I was getting married seven years ago today, but I backed out.
I’ve written before about the choice I faced at the time when two women wanted to marry me. I was torn about what to do, because any decision I made was going to hurt someone badly. I ended up making the worst possible decision. I lost both of the women — and hurt all three of us.
As I get to the date that would have been my seventh wedding anniversary, I find myself thinking about that decision again. And I wonder what good it does me to know what I should have done — since I have no way of going back to 2008 to share my current knowledge and wisdom with my younger self.
The memories of the weekend during when I decided whether to go through with the planned wedding will always be strongly burned into my mind. I was spending the weekend alone in order to make the decision. The woman who I intended to marry was waiting for my decision, as was the other woman, who desperately hoped I would choose her instead.
From the place where I sit today, it’s an easy decision. I could lay out the facts for almost anyone and it would seem clear. But I was so wrapped up at the time in fear that was born of deeply rooted emotional dysfunction that I couldn’t see that.
As I think about the decisions I made — to back out of the wedding and then to remain on the fence until I’d lost them both — I can be dispassionate. Both of them are married today and I have no remaining connection to either of them. It’s mostly ancient history — except in those moments when I’m back at that decision point in my mind.
Putting myself back into that moment does something more than make me think about my poor decision. It makes me think about three things.
It makes me question my ability to make rational decisions. Most of us like to believe that if we give ourselves all the logical facts involved in a decision, we can come to a rational conclusion, one that will give us the best possibility of doing the right thing. We think that if we’re intelligent, rational and observant, we can make good decisions. But the more I look at many of my own decisions, the more I question that. I had my eyes wide open about both women and about myself, and I think I was bright enough and rational enough at the time. Still, I fumbled the decision badly — for reasons that I was blind to at the time. I fear that we do that routinely. I believe we make decisions for emotional reasons and then find “rational” reasons to listen to our fear or other emotions. How can we possibly trust our decision-making?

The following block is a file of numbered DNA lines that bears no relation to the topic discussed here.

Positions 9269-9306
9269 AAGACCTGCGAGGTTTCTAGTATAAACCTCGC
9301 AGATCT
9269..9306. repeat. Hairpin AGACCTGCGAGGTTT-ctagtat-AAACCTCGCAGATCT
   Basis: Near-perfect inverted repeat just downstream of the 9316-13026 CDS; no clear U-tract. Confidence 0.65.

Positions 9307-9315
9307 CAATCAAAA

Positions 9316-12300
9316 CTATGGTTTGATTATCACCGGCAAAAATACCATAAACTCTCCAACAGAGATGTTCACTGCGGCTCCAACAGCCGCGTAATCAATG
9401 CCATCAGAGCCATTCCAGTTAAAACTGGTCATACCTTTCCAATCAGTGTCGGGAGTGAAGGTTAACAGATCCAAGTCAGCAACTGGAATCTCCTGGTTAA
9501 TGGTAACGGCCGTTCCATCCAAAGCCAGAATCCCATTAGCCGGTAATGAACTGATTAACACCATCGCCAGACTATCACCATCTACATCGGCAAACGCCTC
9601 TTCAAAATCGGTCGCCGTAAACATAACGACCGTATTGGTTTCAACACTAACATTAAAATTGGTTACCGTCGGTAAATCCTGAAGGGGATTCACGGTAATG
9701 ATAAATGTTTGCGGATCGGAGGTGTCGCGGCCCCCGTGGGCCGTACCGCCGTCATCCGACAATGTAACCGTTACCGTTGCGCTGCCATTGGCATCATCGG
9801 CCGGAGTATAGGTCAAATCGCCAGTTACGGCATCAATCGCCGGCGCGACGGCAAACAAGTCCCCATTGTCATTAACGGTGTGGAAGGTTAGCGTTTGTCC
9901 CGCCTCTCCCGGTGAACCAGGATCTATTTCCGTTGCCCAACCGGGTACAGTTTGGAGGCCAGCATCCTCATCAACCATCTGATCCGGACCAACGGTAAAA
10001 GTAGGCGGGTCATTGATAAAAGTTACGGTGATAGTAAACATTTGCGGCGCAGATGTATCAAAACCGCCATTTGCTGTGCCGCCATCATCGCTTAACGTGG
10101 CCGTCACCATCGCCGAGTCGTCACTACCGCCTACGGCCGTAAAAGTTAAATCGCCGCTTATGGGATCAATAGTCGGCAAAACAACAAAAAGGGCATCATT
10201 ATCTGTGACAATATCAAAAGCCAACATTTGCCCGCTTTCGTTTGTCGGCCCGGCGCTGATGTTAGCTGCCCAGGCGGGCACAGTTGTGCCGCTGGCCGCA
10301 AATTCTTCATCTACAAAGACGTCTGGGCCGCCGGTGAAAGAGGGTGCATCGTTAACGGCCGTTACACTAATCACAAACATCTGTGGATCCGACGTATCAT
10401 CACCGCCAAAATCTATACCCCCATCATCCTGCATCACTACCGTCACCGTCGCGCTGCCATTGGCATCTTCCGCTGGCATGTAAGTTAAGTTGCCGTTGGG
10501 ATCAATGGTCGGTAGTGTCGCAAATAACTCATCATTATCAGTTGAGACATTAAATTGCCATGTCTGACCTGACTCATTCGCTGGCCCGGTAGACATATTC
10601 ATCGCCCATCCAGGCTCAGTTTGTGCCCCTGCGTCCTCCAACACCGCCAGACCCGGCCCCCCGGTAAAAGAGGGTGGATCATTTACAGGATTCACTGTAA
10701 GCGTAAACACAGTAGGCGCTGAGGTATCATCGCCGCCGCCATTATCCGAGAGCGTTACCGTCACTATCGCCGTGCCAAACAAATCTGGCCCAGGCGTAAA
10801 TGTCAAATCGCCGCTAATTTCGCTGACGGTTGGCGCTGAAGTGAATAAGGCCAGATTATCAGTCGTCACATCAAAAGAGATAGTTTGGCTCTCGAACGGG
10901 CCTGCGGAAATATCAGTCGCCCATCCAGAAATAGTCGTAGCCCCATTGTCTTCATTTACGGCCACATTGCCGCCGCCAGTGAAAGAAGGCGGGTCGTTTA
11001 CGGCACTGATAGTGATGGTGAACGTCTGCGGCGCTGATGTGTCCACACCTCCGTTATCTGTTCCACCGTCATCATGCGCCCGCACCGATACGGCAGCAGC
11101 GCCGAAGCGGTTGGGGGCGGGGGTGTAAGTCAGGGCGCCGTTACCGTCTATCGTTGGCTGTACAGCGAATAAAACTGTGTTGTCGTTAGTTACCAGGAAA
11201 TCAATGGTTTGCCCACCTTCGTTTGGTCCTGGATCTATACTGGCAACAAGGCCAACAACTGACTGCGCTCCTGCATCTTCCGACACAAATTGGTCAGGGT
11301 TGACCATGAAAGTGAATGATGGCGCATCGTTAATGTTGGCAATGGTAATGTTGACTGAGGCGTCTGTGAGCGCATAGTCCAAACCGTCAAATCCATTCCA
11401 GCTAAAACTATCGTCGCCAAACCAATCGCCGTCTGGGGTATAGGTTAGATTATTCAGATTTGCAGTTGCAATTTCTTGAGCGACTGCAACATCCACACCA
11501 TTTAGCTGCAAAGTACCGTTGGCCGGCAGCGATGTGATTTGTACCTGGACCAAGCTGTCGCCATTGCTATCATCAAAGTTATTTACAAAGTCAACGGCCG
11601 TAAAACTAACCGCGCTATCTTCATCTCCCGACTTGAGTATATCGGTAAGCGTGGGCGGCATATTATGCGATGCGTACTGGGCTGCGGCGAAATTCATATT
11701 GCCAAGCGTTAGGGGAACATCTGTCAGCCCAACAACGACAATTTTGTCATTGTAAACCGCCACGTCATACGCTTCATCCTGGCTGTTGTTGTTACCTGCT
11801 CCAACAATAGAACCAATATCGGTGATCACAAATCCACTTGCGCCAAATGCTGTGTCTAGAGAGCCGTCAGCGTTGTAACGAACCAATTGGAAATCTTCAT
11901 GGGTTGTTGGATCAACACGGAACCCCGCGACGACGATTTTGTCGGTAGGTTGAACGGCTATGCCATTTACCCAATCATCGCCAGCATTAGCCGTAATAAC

Thinking back to my decision seven years ago also makes me think about how useless it is to come to conclusions about what we should have done once upon a time. I’m at peace now about what I should have done. If I could get into a time machine and go back to that day in early July 2008 — the weekend when I made the decision to back out — I would know what to do, based on the facts that were available to me at the time, not even including anything I’ve learned since then. I understand my own psychology better — as well as the psychology of the woman I almost married — so I feel certain what I should have done. It took me a long time to feel certain about it. I thought I would feel better when I was finally sure. But now that I no longer debate what I should have done, I find that it’s useless to know. It doesn’t even seem to make me a better decision-maker. It seems to be worth nothing at this point.
Third, putting myself back into that decision point makes me realize how much my choices affect other people. In addition to hurting two women (and myself), I also affected the paths of numerous other people around them. If I’d married either of them, they wouldn’t have been available to marry the men they married. One of the women has a child who wouldn’t have existed if I’d married her. The more I think about it, the more ripples I see insofar as how many people are affected — all by something that seemed (at the time) to be a decision all about me.
If the two women and I could all three go back to that decision point, I suspect all three of us would come to the same conclusion about what was best for all of us. I would have chosen the obvious one, who I believe would have still chosen me at the time, even knowing the future. The other woman would have bowed out gracefully, realizing that she wasn’t right for me — and that a much better match for her was going to come along.
For a long time, I pined for the woman I should have chosen — after it was too late. I beat myself up repeatedly and placed all the blame on myself. I’m no longer at that point. She’s moved on and I have, too. There’s another woman who will be just right for me at some time in the future, but that doesn’t change what I know I should have been doing seven years ago today.
I’m not sure there are any lessons for me in this. It just makes me aware of how chaotic and messy our decision-making is — and how wrong we can get it.
I should have gotten married on Aug. 3, 2008. I think she and I would have been very happy together, even though we can both be pretty dysfunctional at times. But I don’t have a time machine, so I can’t change anything. I’m just left to look at an empty date on my calendar that might have been permanently important if I’d done something different.
All I can do is hope that I’m fortunate enough in the future that a series of unlikely coincidences and tumultuous decisions will lead some woman and me to a happier outcome. Maybe I’ll even learn one day to forget this date and let myself completely move on.